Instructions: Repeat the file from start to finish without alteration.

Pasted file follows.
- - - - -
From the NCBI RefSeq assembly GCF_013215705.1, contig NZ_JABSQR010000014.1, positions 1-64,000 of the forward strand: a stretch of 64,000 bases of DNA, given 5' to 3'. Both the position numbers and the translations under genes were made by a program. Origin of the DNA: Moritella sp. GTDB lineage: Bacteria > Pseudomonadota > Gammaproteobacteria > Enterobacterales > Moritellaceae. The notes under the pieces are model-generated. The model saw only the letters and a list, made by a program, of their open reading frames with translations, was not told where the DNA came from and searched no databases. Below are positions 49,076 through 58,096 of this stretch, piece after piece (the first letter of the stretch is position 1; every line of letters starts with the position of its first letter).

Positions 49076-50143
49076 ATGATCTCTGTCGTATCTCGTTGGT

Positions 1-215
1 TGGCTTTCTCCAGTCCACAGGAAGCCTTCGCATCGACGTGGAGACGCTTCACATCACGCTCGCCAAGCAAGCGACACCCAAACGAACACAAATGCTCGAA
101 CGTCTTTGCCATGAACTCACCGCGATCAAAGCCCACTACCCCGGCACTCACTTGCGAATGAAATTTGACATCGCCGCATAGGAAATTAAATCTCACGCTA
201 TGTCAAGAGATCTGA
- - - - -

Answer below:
From the NCBI RefSeq assembly GCF_013215705.1, contig NZ_JABSQR010000014.1, positions 1-64,000 of the forward strand: a stretch of 64,000 bases of DNA, given 5' to 3'. Both the position numbers and the translations under genes were made by a program. Origin of the DNA: Moritella sp. GTDB lineage: Bacteria > Pseudomonadota > Gammaproteobacteria > Enterobacterales > Moritellaceae. The notes under the pieces are model-generated. The model saw only the letters and a list, made by a program, of their open reading frames with translations, was not told where the DNA came from and searched no databases. Below are positions 49,076 through 58,096 of this stretch, piece after piece (the first letter of the stretch is position 1; every line of letters starts with the position of its first letter).

Positions 49076-50143
49076 ATGATCTCTGTCGTATCTCGTTGGT

Positions 1-215
1 TGGCTTTCTCCAGTCCACAGGAAGCCTTCGCATCGACGTGGAGACGCTTCACATCACGCTCGCCAAGCAAGCGACACCCAAACGAACACAAATGCTCGAA
101 CGTCTTTGCCATGAACTCACCGCGATCAAAGCCCACTACCCCGGCACTCACTTGCGAATGAAATTTGACATCGCCGCATAGGAAATTAAATCTCACGCTA
201 TGTCAAGAGATCTGA